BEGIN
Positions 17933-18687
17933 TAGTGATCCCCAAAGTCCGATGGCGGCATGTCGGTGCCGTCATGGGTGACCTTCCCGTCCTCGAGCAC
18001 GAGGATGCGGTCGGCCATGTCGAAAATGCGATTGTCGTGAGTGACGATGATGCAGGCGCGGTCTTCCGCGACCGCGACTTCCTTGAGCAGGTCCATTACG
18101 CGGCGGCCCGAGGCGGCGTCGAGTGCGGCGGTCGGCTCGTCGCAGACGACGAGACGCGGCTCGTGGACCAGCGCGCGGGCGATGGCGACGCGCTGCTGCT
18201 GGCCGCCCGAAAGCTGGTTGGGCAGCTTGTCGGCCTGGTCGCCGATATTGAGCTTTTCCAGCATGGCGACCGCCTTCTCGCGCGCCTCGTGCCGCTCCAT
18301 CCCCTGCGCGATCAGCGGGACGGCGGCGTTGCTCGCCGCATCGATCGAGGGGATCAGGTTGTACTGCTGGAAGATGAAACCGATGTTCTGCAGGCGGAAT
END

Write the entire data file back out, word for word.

Positions 17933-18687
17933 TAGTGATCCCCAAAGTCCGATGGCGGCATGTCGGTGCCGTCATGGGTGACCTTCCCGTCCTCGAGCAC
18001 GAGGATGCGGTCGGCCATGTCGAAAATGCGATTGTCGTGAGTGACGATGATGCAGGCGCGGTCTTCCGCGACCGCGACTTCCTTGAGCAGGTCCATTACG
18101 CGGCGGCCCGAGGCGGCGTCGAGTGCGGCGGTCGGCTCGTCGCAGACGACGAGACGCGGCTCGTGGACCAGCGCGCGGGCGATGGCGACGCGCTGCTGCT
18201 GGCCGCCCGAAAGCTGGTTGGGCAGCTTGTCGGCCTGGTCGCCGATATTGAGCTTTTCCAGCATGGCGACCGCCTTCTCGCGCGCCTCGTGCCGCTCCAT
18301 CCCCTGCGCGATCAGCGGGACGGCGGCGTTGCTCGCCGCATCGATCGAGGGGATCAGGTTGTACTGCTGGAAGATGAAACCGATGTTCTGCAGGCGGAAT